Kathryn's Blog

Love Behind (not in) Bars

I’m not quite sure what to think about the topic of this story below.  On the one hand, what worse place can you look for love than in a prison? 

On the other hand, at least you know where the guy or gal IS, and for the time being, you are physically safe.  Some people for sure are attracted to the edginess and risk of dating a convicted criminal.  A big step beyond the traditional bad boy or Hell’s Angel.

But you do know that these guys have plenty of time, and many of them are skilled manipulators, though not skilled enough to stay out of jail.  And if they don’t have the skills, they have access to good teachers. 

In Internet dating, it’s “Buyer beware.” For sure if you are thinking about looking for a Sweetheart behind bars.

Best. Kathryn Lord
Your Romance Coach

Prison Love

Story Created: May 11, 2007
By Angelica Thornton
PORTLAND, Ore. - Mike Andes looks like quite a catch.

His online personal ad shows him as a clean-cut, athletic man with a friendly face, a sense of humor and a love for the outdoors. Many women would consider him a serious prospect, based on his ad.

The problem is, Mike Andes is a convicted murderer. He’s in prison for killing a teen girl with a baseball bat and then burying her body in a wooded area near Longview, Washington.

Andes’ ad is just one of thousands placed by convicts looking for love online. Many of the ads feature lighthearted descriptions and photos of smiling men who are rapists, murderers or bank robbers.

Imprisoned convicts do not have Internet access, but family and friends outside of prison help them get their ads up and running on sites like writeprisoners.com.

And the love letters are flowing into the jailhouse.

Even notorious prisoners like serial killer Ted Bundy and “Night Stalker” Richard Ramirez have hooked up and gotten married while serving time for heinous crimes.

Mary Elledge heads the Portland chapter of Parents of Murdered Children. She says she is stunned by the amount of match-making going on.

In 1986, Elledge’s son was beaten to death by three men who wanted some car titles he had in his possession. She says she recently found out one of the men convicted of his murder was looking for love online.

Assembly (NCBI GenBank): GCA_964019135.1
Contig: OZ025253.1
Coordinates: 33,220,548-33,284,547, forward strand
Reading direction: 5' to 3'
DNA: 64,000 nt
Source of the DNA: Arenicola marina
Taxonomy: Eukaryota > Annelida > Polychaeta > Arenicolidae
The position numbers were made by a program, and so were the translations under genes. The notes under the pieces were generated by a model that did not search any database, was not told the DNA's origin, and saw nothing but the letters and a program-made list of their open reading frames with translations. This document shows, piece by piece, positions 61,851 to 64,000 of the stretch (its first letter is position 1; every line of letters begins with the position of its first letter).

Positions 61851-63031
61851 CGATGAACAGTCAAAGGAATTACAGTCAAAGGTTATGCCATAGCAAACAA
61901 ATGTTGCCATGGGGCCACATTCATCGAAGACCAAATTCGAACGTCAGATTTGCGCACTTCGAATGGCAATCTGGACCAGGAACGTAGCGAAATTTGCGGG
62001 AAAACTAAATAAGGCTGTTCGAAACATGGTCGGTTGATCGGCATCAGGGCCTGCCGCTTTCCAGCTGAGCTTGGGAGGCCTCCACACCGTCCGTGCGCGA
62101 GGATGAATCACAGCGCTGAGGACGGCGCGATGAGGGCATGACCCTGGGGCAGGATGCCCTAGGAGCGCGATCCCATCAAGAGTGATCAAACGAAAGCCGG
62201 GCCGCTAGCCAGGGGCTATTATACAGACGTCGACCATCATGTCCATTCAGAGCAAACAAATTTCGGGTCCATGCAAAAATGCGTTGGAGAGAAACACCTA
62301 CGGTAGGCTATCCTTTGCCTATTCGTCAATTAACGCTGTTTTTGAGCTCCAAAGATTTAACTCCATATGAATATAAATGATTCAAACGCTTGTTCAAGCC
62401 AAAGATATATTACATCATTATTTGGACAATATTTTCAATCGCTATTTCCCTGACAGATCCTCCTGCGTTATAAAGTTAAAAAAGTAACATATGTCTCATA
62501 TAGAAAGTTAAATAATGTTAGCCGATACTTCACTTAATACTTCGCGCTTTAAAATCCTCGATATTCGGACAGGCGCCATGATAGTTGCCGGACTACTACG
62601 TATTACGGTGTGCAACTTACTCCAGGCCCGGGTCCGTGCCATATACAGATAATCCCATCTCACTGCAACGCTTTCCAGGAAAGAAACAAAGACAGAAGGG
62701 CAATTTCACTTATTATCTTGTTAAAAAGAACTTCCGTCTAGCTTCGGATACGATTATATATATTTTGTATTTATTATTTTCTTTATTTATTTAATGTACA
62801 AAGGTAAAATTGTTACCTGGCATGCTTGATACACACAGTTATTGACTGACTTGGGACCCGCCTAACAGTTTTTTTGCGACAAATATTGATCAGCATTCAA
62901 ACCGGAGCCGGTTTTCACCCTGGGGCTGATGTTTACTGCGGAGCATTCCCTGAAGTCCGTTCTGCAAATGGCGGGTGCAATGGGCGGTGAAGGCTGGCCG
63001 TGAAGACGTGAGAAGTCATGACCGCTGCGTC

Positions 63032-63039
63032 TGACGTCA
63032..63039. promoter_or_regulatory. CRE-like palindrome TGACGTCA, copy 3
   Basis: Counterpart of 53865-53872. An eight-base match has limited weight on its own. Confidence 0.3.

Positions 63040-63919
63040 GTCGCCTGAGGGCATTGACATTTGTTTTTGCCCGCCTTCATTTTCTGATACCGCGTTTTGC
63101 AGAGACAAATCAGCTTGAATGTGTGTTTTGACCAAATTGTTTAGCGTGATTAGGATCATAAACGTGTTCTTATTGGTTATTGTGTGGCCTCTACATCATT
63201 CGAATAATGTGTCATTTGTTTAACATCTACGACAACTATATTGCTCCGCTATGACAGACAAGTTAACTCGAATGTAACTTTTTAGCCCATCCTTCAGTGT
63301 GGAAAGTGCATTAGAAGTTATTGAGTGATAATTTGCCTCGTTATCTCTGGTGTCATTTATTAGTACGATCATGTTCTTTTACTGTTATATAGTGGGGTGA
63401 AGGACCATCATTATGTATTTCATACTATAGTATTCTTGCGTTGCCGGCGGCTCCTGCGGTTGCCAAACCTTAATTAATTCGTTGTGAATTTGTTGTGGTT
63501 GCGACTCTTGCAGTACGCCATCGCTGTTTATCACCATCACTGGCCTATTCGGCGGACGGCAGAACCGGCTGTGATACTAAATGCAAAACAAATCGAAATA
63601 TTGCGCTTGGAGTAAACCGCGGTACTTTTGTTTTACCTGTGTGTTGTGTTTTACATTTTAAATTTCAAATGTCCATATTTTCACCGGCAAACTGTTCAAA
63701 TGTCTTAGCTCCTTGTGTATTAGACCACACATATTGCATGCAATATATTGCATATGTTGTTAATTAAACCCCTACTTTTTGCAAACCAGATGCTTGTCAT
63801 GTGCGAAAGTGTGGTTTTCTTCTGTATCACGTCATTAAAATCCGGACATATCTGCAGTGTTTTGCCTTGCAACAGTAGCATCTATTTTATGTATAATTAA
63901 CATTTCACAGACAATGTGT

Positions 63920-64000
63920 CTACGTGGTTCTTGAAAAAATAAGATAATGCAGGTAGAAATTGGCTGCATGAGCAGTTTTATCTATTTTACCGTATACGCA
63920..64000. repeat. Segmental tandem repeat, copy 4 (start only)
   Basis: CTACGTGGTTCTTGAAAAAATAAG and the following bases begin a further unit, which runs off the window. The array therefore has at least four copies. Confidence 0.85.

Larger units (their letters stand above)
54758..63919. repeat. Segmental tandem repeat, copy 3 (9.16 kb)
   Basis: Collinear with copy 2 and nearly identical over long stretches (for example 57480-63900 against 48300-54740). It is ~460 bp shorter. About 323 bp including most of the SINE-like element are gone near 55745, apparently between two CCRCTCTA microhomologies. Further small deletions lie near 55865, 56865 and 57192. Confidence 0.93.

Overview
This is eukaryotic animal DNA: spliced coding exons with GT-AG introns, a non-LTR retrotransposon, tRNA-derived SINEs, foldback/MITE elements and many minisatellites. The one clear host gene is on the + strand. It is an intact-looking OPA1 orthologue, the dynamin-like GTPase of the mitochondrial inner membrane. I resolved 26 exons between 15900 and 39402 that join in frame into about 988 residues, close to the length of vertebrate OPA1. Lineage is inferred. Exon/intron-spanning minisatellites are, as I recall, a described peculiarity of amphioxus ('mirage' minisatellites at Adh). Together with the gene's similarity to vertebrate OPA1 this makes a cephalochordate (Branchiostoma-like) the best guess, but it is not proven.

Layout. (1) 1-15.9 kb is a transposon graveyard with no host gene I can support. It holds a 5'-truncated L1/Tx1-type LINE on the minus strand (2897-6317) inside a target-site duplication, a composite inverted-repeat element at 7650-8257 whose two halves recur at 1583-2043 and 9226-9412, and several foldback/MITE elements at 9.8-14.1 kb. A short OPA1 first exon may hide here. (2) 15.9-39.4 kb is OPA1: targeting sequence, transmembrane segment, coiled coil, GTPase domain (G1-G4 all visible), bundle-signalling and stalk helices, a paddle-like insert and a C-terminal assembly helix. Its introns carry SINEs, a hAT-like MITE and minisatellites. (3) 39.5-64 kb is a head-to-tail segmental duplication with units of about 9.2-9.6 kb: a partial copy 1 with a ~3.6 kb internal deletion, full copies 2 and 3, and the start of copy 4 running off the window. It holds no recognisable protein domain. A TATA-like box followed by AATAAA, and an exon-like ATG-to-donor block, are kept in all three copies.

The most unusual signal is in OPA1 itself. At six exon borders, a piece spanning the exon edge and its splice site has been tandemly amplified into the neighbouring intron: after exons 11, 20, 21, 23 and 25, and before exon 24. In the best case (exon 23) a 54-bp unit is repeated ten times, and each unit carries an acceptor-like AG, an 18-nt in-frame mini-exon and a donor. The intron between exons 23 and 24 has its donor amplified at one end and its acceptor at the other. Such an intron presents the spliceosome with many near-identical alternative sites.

Elledge says she fears for the thousands of women writing to the incarcerated men, afraid they are turning a blind eye to their past crimes and the possible future dangers.

"This turns my stomach because I know what these guys are capable of doing,” Elledge says, holding a large stack of ads printed from Web sites that charge the prisoners between $40 and $70 for their ads.

She pauses and looks at one ad, saying the subject looks like an attractive man, but “you’d have no idea that he raped and tortured a 73-year-old woman.”

At the prisons, mail rooms are filling up with responses to the ads.

Randy Greer is in charge of making sure letters get to inmates on time before they become disruptive. He says that even though the men are in prison, corresponding with them does “open up certain doors.”

Corrections officials say these matchmaking Web sites do provide a positive service by keeping inmates connected to the outside world, but that they can also cause problems.

Corrections investigators know crafty convicts often prey on women. They start by sending very innocent letters, then they’ll ask for money, contraband, even help escaping.

In many cases, the prisoners are corresponding with several women at a time, hoping at least one will fall for it. They often do.

Sociologist Randy Blazak says “the letters written by inmates to women on the outside are often the most romantic things you ever heard in your life and that’s because they only exist in a sort of fantasy world.”

Blazak says there are several theories as to why women pursue prisoners. They may be attracted to “bad boys,” they’re lonely, or they lack self esteem. Or, they’re afraid of real commitment.

"In sort of more traditional relationships, the man kind of determines when he’s there and when he’s not,” Blazak says. “This is the opposite of that, so the woman can kind of be in control with the level of contact.

Mary Elledge’s group wants to shut the prison love Web sites down, saying the women writing in “are messing with dangerous, dangerous men.”

She’s also hoping lawmakers will look into legislation than would ban inmates from indirectly using the Internet.

But prison officials say that kind of law would be impossible to enforce.

Mail room organizer Greer says “you don’t control what’s talked about in a visitation session, you don’t control what’s being talked about on the phone, you can look at the mail, but what they’re asking isn’t illegal.”

So for now, Donald Cathey, who helped murder a couple during a home invasion and robbery, can keep searching for his soul mate, and Eric Smiley, who killed a police officers in Seattle, can continue to share his deepest thoughts with well-deserving women.

Thanks to the Internet, love has no bounds, not even prison walls.

Most prisoner dating Web sites do provide tips to protect the public. The president of writeaprisoner.com sent KATU a statement saying:

"Scams are much rarer than they seem. We currently host over 5,000 inmate ads. We receive about six complaints a year from members of the public who feel that they have been manipulated or misled by our members for financial gain… Any inmate found misusing our web site to defraud the public out of money will be permanently blacklisted from our site. We have a zero-tolerance policy for such behavior."



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